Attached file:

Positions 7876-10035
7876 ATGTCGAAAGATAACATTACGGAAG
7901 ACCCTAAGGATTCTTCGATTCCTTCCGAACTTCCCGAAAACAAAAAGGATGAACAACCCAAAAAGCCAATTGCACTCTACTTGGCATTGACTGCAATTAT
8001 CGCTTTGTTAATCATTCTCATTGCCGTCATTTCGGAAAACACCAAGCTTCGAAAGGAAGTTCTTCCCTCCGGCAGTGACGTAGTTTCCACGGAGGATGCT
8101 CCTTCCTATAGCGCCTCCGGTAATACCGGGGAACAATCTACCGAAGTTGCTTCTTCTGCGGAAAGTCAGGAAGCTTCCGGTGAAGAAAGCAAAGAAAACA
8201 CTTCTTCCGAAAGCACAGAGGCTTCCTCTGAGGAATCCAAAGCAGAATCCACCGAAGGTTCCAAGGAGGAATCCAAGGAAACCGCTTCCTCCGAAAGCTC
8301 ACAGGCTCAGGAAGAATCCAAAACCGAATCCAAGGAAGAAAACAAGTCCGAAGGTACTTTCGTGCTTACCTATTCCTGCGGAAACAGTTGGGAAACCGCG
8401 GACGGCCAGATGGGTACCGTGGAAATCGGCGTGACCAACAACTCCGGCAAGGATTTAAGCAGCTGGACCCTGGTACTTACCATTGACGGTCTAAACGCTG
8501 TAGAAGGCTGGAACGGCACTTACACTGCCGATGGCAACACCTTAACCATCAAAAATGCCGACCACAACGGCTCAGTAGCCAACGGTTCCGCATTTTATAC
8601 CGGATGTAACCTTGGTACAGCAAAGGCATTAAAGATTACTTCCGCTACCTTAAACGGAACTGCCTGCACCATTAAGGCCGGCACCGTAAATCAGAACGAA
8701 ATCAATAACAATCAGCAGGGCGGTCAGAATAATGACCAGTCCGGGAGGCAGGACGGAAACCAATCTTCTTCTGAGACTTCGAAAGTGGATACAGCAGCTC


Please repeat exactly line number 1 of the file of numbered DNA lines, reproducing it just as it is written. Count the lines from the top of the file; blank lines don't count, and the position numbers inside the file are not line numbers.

Positions 7876-10035